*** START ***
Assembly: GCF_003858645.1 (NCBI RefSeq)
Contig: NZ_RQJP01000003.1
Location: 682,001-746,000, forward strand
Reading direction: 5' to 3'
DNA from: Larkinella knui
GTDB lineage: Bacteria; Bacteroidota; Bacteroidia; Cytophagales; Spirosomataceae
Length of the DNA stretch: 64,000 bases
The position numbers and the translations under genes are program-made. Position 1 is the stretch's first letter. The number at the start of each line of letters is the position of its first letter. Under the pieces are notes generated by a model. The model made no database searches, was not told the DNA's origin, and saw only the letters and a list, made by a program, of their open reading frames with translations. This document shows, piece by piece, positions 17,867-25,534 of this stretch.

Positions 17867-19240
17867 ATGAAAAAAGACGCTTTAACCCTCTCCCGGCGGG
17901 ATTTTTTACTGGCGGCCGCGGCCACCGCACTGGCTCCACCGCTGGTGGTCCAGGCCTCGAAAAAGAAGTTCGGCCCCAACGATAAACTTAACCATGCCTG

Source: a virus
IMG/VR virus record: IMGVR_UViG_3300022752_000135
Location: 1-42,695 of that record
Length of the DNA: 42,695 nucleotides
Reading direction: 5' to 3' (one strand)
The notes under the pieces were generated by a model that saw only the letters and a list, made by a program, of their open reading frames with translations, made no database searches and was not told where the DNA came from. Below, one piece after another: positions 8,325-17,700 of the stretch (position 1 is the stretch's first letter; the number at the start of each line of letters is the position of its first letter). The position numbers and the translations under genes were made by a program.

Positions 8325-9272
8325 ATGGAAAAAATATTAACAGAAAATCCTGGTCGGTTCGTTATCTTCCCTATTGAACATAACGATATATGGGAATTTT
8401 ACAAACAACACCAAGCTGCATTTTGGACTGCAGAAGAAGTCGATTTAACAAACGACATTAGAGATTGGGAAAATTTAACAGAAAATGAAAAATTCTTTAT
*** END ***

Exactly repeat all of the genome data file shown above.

Assembly: GCF_003858645.1 (NCBI RefSeq)
Contig: NZ_RQJP01000003.1
Location: 682,001-746,000, forward strand
Reading direction: 5' to 3'
DNA from: Larkinella knui
GTDB lineage: Bacteria; Bacteroidota; Bacteroidia; Cytophagales; Spirosomataceae
Length of the DNA stretch: 64,000 bases
The position numbers and the translations under genes are program-made. Position 1 is the stretch's first letter. The number at the start of each line of letters is the position of its first letter. Under the pieces are notes generated by a model. The model made no database searches, was not told the DNA's origin, and saw only the letters and a list, made by a program, of their open reading frames with translations. This document shows, piece by piece, positions 17,867-25,534 of this stretch.

Positions 17867-19240
17867 ATGAAAAAAGACGCTTTAACCCTCTCCCGGCGGG
17901 ATTTTTTACTGGCGGCCGCGGCCACCGCACTGGCTCCACCGCTGGTGGTCCAGGCCTCGAAAAAGAAGTTCGGCCCCAACGATAAACTTAACCATGCCTG

Source: a virus
IMG/VR virus record: IMGVR_UViG_3300022752_000135
Location: 1-42,695 of that record
Length of the DNA: 42,695 nucleotides
Reading direction: 5' to 3' (one strand)
The notes under the pieces were generated by a model that saw only the letters and a list, made by a program, of their open reading frames with translations, made no database searches and was not told where the DNA came from. Below, one piece after another: positions 8,325-17,700 of the stretch (position 1 is the stretch's first letter; the number at the start of each line of letters is the position of its first letter). The position numbers and the translations under genes were made by a program.

Positions 8325-9272
8325 ATGGAAAAAATATTAACAGAAAATCCTGGTCGGTTCGTTATCTTCCCTATTGAACATAACGATATATGGGAATTTT
8401 ACAAACAACACCAAGCTGCATTTTGGACTGCAGAAGAAGTCGATTTAACAAACGACATTAGAGATTGGGAAAATTTAACAGAAAATGAAAAATTCTTTAT